The management of these risks is based on two perfectly complementary strategies: observation or monitoring and forecasting. Observation makes it possible to better understand the mechanisms associated with a given phenomenon, to better understand the conditions of occurrence, to assess the return periods; in addition, observation and monitoring networks are effective means of collecting physical data (movement measurements, accelerated recordings, etc.) which can then be used in conjunction with modelling work. The forecast is based both on the observation and monitoring network, by analysing real-time data (e.g. flood monitoring network), and on more upstream work to understand the mechanisms and integrate them into a numerical model to simulate the evolution of phenomena in the medium and short term. It is this vast field that is referred to as numerical modelling.
The advent of numerical methods and the generalization of powerful computing means make possible today the numerical simulation of complex phenomena such as avalanches or landslides. However, it is important to keep in mind that these calculations are based on a priori knowledge of data specific to the phenomenon (fractured state of a rocky escarpment, constitution of the snowpack) which is subject to many uncertainties. This fully justifies the introduction of probabilistic methods to incorporate a level of uncertainty on the input data, and to treat the propagation of this uncertainty to the output results. This field is still booming today, and is a very active and still very open field of research.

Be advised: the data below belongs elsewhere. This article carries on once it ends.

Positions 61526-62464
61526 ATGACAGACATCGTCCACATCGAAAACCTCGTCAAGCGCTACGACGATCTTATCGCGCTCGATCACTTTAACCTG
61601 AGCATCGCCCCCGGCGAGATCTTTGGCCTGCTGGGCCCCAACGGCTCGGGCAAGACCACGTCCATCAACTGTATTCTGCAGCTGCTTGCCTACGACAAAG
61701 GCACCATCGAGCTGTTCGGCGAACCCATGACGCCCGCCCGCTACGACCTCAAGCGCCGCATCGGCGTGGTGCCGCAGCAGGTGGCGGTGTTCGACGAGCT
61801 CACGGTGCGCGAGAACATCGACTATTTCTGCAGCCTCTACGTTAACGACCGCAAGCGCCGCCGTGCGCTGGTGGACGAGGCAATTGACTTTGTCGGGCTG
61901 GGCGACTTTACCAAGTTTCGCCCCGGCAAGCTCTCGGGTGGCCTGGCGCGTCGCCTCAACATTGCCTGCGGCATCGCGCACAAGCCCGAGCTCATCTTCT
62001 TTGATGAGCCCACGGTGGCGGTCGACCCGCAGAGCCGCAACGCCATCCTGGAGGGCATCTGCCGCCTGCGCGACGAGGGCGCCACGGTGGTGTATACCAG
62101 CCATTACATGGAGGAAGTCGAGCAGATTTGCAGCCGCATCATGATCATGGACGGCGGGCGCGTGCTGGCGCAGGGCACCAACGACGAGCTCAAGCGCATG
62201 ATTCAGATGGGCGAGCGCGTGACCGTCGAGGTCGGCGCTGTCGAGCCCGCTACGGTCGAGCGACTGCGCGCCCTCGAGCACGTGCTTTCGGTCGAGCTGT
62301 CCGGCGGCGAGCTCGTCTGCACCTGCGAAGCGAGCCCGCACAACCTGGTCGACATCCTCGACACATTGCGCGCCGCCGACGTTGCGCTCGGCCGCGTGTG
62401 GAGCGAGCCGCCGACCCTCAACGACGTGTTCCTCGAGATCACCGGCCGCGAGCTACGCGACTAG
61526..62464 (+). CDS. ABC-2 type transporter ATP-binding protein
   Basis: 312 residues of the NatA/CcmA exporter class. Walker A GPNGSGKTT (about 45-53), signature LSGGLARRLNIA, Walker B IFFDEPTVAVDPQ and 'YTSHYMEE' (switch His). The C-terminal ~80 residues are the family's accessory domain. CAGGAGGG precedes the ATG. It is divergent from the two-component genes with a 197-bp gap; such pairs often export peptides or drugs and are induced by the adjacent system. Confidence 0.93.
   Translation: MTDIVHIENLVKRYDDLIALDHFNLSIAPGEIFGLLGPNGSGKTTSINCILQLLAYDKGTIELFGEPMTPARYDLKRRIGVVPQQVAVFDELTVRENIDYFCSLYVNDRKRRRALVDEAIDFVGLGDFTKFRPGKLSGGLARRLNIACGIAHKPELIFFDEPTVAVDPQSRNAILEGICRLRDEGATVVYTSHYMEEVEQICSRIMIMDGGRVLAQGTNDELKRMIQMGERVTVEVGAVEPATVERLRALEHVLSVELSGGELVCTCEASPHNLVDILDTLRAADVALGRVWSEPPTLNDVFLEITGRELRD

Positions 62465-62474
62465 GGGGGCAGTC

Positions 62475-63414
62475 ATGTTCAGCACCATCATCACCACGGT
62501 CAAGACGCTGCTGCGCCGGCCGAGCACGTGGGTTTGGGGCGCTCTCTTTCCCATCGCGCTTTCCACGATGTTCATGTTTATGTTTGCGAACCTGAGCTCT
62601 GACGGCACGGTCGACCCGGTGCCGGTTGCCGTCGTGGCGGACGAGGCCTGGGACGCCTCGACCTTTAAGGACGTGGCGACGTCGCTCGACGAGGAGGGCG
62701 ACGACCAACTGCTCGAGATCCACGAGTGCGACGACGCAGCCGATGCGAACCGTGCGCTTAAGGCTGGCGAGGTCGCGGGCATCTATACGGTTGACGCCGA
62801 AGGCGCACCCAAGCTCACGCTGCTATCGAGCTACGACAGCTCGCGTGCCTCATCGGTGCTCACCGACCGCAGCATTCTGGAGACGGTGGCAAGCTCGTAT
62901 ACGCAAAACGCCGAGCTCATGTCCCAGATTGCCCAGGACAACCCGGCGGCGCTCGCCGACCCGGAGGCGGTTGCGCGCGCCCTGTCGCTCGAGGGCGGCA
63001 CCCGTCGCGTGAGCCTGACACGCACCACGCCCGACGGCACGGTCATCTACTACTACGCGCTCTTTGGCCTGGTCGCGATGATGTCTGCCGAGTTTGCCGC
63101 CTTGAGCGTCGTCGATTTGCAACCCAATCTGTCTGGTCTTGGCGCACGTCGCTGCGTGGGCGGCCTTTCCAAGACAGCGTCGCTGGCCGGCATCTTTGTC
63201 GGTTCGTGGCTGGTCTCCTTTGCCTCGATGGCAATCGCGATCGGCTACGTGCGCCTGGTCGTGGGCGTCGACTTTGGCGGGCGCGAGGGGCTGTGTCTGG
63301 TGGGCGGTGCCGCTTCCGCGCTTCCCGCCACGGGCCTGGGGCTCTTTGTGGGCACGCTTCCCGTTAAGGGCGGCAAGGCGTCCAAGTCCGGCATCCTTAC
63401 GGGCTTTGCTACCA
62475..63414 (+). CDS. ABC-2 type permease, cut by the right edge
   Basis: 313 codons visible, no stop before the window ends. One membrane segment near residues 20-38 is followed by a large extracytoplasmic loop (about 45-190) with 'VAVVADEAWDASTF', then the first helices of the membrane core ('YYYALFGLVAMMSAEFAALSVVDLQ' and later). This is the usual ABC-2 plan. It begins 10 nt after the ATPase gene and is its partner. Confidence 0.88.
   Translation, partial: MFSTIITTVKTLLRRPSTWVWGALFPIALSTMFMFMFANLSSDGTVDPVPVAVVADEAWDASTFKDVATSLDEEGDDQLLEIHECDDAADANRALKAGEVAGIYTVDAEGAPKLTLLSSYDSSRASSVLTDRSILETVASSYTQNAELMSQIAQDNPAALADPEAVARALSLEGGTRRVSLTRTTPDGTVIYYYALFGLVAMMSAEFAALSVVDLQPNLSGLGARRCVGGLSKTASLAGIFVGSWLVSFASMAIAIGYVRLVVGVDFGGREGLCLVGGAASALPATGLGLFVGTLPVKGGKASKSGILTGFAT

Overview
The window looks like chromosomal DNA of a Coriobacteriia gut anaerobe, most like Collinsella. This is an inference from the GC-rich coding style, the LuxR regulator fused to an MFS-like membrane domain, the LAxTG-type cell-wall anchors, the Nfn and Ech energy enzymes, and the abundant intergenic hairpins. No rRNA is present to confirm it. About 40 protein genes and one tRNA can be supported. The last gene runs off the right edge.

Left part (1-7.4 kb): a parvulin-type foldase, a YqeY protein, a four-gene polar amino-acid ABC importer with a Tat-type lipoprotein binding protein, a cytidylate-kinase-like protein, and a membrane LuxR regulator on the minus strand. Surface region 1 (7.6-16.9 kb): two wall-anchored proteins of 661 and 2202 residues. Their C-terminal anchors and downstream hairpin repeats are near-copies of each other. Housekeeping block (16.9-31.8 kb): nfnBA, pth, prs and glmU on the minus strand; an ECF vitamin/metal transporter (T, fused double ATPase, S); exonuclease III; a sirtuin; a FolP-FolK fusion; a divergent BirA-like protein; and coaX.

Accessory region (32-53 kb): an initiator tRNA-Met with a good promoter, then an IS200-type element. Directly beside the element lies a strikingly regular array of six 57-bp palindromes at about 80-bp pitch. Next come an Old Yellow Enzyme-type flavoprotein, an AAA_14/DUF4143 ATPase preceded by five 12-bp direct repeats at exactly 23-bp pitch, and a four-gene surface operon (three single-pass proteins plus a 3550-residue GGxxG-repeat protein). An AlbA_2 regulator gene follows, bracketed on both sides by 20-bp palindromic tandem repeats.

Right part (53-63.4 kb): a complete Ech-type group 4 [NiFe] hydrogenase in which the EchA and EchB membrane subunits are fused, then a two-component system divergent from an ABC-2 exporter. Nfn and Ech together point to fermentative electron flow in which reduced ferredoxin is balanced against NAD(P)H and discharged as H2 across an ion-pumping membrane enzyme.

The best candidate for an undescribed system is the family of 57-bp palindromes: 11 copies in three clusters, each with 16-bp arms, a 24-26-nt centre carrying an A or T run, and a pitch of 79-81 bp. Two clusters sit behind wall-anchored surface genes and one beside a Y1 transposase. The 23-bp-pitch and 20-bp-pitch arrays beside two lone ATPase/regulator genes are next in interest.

References and notes
Cover photo. Aussois in Savoie, risks of block falls and more generally gravitational hazards. [Source: © François Nicot]
The Encyclopedia of the Environment is published by Université Grenoble Alpes - www.univ-grenoble-alpes.fr
To cite this article: NICOT François (2019), Natural risks, Encyclopedia of the Environment, [online ISSN 2555-0950] url : https://www.encyclopedie-environnement.org/en/soil/natural-hazards/.
The articles of the Encyclopedia of the Environment are made available under the terms of the Creative Commons Attribution - No Commercial Use - No Modification 4.0 International license.